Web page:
News Briefs

Lakes Region News Briefs

3D modeling competition
FAIR HAVEN—Fair Haven Union H. S. librarian Deborah Ehler-Hansen is looking for team members to participate in the annual Vermont: Town History in 3D competition. Participants will use 3D modeling software Sketchup and 3D printing technology as they research and create models of historical buildings in their area. They will explore and document building histories and create a multimedia presentation to accompany their printed 3D models.
“All completed models and their accompanying multimedia presentations are entered into a now annual statewide spring invitational showcase where they are judged for their technical mastery, architectural accuracy and historical research and presentation,” according to the contest’s website. It encourages teams to research, reproduce and document more than one building in their community. There are many resources available to researchers in Vermont: preserved land records, microfilmed newspapers, research library facilities, and local historical societies.”
FH law enforcement scores protective gear
FAIR HAVEN—Fair Haven Police Department’s police canine Sammie, a German shepherd, posed recently wearing a new, U.S.-made, state-of-the-art protective vest. The vest bears the embroidered words, “This gift of protection provided by Vested Interest in K9s, Inc.” Vested Interest in K9s, Inc., is a 501(c)(3) nonprofit in East Taunton, Mass., committed to protecting the dogs who protect us. Thanks are due sponsors Elliot and Karen Allen of Fair Haven, Vt.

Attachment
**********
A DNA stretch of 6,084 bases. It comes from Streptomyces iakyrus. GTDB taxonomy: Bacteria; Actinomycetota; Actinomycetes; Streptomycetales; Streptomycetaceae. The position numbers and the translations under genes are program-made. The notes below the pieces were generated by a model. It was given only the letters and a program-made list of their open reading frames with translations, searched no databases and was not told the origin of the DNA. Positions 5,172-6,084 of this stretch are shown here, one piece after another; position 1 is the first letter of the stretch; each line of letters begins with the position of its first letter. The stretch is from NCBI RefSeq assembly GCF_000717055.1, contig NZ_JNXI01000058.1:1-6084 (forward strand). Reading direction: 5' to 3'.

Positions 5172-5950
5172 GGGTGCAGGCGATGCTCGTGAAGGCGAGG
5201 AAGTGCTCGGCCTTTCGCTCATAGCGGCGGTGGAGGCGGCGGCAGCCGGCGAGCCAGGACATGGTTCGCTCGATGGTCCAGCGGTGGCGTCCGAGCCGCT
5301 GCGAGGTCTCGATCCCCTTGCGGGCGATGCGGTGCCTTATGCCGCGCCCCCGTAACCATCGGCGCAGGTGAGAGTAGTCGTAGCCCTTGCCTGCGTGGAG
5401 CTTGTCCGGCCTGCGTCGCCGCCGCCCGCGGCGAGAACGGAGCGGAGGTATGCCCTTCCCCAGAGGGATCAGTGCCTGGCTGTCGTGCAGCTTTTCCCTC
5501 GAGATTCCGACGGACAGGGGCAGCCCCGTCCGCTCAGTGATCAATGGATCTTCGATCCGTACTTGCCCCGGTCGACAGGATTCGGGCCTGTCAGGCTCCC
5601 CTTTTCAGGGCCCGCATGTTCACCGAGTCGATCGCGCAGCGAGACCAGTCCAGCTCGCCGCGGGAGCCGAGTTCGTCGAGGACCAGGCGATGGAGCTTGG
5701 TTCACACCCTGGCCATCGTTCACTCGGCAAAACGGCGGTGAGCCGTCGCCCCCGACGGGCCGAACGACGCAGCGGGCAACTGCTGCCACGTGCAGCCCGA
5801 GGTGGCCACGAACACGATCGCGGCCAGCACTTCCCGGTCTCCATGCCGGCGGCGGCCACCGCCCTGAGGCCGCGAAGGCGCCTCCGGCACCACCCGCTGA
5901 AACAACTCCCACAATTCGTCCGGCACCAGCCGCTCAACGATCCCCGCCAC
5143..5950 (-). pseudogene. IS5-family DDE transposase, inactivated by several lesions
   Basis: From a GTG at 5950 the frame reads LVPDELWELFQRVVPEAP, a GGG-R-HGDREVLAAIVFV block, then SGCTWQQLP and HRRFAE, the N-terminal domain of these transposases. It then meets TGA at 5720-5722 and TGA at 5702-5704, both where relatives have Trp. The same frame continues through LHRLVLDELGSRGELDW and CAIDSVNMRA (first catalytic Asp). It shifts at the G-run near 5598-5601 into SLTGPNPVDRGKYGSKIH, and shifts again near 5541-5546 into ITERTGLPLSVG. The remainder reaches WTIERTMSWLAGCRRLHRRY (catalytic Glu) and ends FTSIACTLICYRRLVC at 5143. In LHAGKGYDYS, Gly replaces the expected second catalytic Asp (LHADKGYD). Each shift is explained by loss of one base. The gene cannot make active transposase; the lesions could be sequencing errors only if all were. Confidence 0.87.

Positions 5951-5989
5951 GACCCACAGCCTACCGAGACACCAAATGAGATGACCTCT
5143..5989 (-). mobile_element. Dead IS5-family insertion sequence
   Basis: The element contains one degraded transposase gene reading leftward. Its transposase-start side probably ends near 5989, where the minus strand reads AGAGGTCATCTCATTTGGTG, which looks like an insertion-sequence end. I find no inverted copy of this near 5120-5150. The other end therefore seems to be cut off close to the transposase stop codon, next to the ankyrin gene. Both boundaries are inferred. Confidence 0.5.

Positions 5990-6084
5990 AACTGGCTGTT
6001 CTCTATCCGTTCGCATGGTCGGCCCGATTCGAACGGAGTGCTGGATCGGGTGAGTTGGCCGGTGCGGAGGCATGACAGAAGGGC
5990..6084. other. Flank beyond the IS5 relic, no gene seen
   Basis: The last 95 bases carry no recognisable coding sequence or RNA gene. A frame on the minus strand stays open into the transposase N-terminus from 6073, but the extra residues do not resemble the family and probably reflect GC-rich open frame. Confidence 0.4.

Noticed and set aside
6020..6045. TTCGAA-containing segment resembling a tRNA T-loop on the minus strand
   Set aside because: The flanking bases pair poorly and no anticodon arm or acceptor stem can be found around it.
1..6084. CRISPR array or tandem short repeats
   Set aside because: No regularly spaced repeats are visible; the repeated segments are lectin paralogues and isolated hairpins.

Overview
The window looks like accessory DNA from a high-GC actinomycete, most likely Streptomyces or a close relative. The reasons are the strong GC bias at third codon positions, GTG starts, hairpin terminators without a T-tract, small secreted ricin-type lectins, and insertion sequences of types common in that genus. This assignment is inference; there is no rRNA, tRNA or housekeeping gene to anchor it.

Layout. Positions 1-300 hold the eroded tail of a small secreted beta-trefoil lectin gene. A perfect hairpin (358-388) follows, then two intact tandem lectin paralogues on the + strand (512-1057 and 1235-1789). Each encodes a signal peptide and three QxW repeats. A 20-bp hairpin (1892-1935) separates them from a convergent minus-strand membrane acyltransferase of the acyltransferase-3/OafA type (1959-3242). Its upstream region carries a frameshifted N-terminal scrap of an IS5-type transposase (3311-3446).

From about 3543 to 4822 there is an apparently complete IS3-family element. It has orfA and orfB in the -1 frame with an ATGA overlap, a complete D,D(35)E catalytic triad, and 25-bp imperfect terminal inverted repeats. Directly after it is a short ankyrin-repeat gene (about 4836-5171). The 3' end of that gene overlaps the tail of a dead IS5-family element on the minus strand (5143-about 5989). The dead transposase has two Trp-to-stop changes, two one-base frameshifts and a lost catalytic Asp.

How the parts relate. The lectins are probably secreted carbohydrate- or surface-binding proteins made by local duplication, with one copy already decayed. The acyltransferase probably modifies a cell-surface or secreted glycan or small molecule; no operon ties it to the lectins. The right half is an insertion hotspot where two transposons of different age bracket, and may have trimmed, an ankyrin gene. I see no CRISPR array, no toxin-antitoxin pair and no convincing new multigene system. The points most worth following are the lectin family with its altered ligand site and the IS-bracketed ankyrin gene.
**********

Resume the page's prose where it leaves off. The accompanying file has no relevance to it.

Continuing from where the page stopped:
For Sammie’s human counterparts, the town of Fair Haven’s Select Board learned at its Oct. 25 meeting that the town has received a $3,193.50 grant to buy eight bullet-proof vests. The grant pays 50 percent of the cost for these life savers. Town Manager Herb Durfee plans to confer with Police Chief William Humphries on how to pay for the other half of the purchase price and who is responsible for doing so.
Concerts in the Park to benefit from new lighting
FAIR HAVEN—Concerns over safety during the Concerts in the Park series has caused the town to hire a lighting consultant, with half the expenses paid by the Concerts Committee. The entire project will cost $125,000. The project also includes an option to add sensors in the future or expand public Wi-Fi.
Food shelves made available to collegians
CASTLETON—Castleton Cares, Inc., is offering food shelf access to commuter students at Castleton University. Commuters and struggling community members may go to the food shelf behind the Federated Church of Castleton to receive free meats, vegetables, and canned or packaged foods once a month. To be eligible, commuting students must live in Castleton, Bomoseen or Hydeville and fill out paperwork about their residency status. The food shelf is open from 1 to 3 p.m. Mondays and Fridays.
GMC students offer thanks to the town
POULTNEY—Green Mountain College students plan to thank the town of Poultney for providing the learning environment they enjoy with a Thanks & Giving Day celebration Tuesday, Nov. 15, that features three community meals during the day. Students will prepare food, host workshops, play music, and plan social events while meeting their community neighbors. Heading up organizing the event is Carl Diethelm, a renewable energy and ecological design major who plans to graduate in the spring.

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